Maui News

DLNR Responds to Illegal Christmas Tree Bonfires at Ahu O Laka

January 12, 2021, 9:43 AM HST
* Updated January 13, 9:59 AM
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  • Illegal bonfires at Ahu O Laka (Jan. 9, 2021). Courtesy Hawai’i DLNR.
  • Illegal bonfires at Ahu O Laka (Jan. 9, 2021). Courtesy Hawai’i DLNR.
  • Illegal bonfires at Ahu O Laka (Jan. 9, 2021). Courtesy Hawai’i DLNR.
  • Illegal bonfires at Ahu O Laka (Jan. 9, 2021). Courtesy Hawai’i DLNR.
  • Illegal bonfires at Ahu O Laka (Jan. 9, 2021). Courtesy Hawai’i DLNR.

The Hawaiʻi Department of Land and Natural Resources received reports of illegal burning of Christmas trees at Ahu O Laka (Kāne’ohe Bay sandbar) on Saturday, Jan. 9, 2021.

State officials say photos that circulated on social media sites showed groups of people “standing shoulder-to-shoulder (and) maskless while trees burned in the background.”

“The illegal burning of Christmas trees at Ahu O Laka is not only a violation of State of Hawai‘i Administrative Rules, this year, it was exacerbated by non-compliance with COVID-19 mandates,” according to the Department of Land and Natural Resources.

DLNR Division of Conservation and Resources Enforcement Chief Jason Redulla said, “We received a tip about tree burnings on Saturday and dispatched DOCARE officers to He‘eia Kea Small Boat Harbor. Honolulu Police officers were already on the scene and boats were already headed in from the sandbar. Unfortunately, we could not identify any of the individuals involved in these illegal and disrespectful activities.”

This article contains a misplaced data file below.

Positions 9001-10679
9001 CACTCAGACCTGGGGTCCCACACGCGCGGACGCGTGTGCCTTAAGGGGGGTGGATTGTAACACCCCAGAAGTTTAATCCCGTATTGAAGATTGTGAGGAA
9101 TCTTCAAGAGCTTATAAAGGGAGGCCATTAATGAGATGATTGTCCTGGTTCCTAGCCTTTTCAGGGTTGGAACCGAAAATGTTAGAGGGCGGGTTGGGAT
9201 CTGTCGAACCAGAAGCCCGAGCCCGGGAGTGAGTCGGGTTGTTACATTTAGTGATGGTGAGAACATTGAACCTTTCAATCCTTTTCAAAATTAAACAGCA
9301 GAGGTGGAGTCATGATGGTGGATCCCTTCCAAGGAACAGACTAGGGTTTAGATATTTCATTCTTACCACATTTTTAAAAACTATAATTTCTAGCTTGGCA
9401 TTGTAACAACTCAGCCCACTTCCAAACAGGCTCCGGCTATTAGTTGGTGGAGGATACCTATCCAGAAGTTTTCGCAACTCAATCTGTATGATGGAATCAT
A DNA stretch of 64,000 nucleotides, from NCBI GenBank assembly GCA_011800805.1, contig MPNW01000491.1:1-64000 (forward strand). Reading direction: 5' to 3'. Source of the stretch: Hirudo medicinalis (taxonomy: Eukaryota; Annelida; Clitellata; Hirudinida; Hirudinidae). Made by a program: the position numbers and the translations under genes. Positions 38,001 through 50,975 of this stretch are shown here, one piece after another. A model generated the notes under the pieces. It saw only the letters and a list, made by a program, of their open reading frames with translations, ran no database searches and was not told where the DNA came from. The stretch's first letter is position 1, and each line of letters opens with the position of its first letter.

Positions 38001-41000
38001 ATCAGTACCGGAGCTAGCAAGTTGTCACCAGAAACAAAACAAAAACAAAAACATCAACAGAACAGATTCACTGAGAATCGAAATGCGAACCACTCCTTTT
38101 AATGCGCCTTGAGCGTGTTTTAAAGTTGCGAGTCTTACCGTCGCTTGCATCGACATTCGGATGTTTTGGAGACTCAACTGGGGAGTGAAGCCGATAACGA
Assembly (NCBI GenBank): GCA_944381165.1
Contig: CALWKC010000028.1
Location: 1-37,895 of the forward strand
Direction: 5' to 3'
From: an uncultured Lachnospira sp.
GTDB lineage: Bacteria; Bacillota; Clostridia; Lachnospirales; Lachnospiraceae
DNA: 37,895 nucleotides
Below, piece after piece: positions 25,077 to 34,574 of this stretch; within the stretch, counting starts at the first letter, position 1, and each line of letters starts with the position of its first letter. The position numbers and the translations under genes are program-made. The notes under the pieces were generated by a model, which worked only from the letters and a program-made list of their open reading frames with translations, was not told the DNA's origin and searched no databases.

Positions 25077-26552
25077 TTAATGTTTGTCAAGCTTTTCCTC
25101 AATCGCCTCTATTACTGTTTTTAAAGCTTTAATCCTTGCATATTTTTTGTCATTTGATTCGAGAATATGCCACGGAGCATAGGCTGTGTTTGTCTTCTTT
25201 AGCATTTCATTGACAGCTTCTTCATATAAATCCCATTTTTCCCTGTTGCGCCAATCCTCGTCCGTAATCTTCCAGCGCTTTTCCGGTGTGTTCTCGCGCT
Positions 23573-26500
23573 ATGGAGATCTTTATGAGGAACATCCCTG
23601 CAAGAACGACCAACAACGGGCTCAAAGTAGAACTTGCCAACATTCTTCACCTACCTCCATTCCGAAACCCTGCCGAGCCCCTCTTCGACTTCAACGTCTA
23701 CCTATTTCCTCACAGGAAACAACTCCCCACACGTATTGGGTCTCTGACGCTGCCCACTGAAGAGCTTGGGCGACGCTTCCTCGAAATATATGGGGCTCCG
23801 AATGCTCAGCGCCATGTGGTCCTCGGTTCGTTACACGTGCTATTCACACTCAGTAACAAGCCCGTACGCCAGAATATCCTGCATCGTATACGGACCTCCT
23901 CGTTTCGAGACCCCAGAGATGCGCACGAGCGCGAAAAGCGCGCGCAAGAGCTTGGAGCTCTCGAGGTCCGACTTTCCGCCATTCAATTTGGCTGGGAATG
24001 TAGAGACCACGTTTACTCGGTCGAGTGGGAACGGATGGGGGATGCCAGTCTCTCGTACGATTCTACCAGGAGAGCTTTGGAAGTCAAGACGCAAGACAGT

DLNR reports that the burning of trees after the holidays has been going on “for years.”

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Ahu O Laka is under the jurisdiction of the DLNR Division of Forestry and Wildlife and is a wildlife sanctuary. DOFAW rules state: “§13-126-32 Fires. No person shall discard any lighted objects, or start or maintain a fire, including use of portable stoves or cooking devices.”  Additionally, ground and open fires are not permitted on any Hawai‘i beaches.  

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Redulla added, “People are actually hauling trees to Ahu O Laka by boat and the burning of trees is detrimental to the sandbar and the marine surrounding ecosystem. Moreover, numerous photos on social media show these people clearly ignoring current COVID-19 mandates, which on O‘ahu restrict gatherings to fewer than five people and require masking when in close-proximity to others.” 

DLNR officials say the sandbar tree bonfires “are a good reminder that DOCARE relies greatly on the expeditious reporting of natural and cultural resources violations.” The department offers two ways to report incidents:

  • 643-DLNR (3567) or
  • via the free DLNRTip app available for both iPhone and Android users.

“Clearly, our officers cannot be everywhere, all the time, and the faster we receive reports about illegal activities, the better chance we have of responding in time to educate violators, and when necessary to cite them. All we ask is for everyone to respect the ‘āina.” 

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